Air freight markets are expected to have a successful end of the year, the only drawback being the prospect of capacity bottlenecks as peak season approaches.
Big companies, such as Panalpina and DHL Global Forwarding have been preparing the ground in anticipation of a strong finish to a year. They have negotiated peak capacity with carriers, increased their block space agreements (BSA), secured capacity through alternative airports. They have also been working intensively with customers on their planning and forecasting needs. Some of them like Bollore Logistics have contracted charter flights ex-China to avoid capacity bottlenecks.
The air freight growth in 2017 is driven by flourishing engineering and manufacturing, consumer goods and chemicals as a result of a robust global economy. Other factors contributing to the increased demand are the surge in global e-commerce and tighter capacity management in ocean freight.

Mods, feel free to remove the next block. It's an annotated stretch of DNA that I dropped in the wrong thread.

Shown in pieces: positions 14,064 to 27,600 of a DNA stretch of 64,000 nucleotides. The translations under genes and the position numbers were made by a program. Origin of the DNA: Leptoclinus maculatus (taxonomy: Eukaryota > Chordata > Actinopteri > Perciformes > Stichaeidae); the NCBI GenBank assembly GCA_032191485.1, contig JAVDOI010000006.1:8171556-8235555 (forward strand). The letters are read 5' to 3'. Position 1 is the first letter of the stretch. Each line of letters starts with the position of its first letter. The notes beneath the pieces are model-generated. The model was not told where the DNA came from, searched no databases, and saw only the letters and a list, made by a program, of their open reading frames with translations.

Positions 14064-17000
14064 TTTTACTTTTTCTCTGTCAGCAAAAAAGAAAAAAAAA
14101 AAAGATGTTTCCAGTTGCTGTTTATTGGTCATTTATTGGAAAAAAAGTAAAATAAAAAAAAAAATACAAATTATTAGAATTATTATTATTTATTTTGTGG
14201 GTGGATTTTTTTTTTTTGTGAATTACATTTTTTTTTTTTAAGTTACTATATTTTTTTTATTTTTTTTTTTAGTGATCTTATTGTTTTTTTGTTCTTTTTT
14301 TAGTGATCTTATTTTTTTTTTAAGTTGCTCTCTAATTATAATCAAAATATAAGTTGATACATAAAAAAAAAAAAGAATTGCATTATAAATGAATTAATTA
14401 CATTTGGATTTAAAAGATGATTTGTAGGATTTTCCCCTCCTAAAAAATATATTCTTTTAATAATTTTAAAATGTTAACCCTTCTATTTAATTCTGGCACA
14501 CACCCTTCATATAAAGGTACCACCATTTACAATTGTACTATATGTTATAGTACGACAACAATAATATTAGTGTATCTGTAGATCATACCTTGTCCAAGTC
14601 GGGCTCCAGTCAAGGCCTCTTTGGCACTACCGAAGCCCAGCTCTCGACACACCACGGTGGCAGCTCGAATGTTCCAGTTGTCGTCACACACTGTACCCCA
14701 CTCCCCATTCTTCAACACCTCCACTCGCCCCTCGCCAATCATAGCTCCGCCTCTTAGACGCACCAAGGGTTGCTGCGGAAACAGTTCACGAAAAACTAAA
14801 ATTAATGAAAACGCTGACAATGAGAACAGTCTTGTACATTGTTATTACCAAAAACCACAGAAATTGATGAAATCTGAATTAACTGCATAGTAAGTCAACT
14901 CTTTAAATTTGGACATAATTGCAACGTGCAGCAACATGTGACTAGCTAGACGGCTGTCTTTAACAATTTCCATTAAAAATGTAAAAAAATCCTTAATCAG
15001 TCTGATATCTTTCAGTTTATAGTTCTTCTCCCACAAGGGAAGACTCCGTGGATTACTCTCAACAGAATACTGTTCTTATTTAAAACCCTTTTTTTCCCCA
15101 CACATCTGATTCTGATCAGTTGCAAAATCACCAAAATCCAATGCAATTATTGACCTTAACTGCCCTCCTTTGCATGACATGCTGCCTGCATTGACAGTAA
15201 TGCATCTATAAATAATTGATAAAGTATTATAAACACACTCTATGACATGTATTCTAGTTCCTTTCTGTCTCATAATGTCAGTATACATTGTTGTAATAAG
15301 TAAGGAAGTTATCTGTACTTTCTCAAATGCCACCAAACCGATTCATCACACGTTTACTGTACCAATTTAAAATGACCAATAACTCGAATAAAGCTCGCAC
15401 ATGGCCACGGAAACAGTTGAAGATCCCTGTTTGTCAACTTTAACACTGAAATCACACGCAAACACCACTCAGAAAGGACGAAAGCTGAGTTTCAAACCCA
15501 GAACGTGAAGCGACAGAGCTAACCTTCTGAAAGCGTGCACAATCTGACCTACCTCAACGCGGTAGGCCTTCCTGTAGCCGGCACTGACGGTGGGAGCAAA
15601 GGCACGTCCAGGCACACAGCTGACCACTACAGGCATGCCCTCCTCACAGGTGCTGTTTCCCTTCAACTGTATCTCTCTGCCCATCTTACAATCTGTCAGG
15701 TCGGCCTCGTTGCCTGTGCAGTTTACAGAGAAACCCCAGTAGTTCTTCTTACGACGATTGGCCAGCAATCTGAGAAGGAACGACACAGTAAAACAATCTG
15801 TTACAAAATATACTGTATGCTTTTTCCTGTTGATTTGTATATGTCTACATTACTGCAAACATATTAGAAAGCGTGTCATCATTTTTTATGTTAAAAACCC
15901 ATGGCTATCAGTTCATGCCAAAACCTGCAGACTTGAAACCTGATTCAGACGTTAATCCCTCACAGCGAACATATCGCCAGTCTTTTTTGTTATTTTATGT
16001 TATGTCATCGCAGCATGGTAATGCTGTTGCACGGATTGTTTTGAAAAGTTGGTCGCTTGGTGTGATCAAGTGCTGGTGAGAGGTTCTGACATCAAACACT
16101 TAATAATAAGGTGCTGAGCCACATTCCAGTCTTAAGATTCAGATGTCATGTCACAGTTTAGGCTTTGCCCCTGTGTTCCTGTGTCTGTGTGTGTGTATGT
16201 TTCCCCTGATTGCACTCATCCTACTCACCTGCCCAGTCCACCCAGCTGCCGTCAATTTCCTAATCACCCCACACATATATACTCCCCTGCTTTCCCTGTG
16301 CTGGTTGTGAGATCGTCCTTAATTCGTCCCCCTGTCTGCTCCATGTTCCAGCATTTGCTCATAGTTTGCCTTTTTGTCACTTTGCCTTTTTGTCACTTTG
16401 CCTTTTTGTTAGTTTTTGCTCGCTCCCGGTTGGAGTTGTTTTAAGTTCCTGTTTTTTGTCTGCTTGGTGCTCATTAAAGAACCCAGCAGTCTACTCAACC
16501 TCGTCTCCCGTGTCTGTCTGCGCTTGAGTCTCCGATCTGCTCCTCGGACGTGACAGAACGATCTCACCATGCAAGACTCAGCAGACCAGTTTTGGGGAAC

The demand exceeding capacity scenario in 2017 has seen airlines pushing up rates, increases that forwarders have struggled to pass on to shippers because they are locked into fixed-term contractual agreements. The shippers’ attitudes are changing as well. They are not focusing only on pure rate negotiations but securing capacity and looking to optimise the flows has become the priority. They are prepared to pay higher rates in return for quality service.
Carriers are also facing challenges. With the cost of fuel much higher than a year ago, they are scrutinising and rationalising their cargo routes to ensure they are profitable.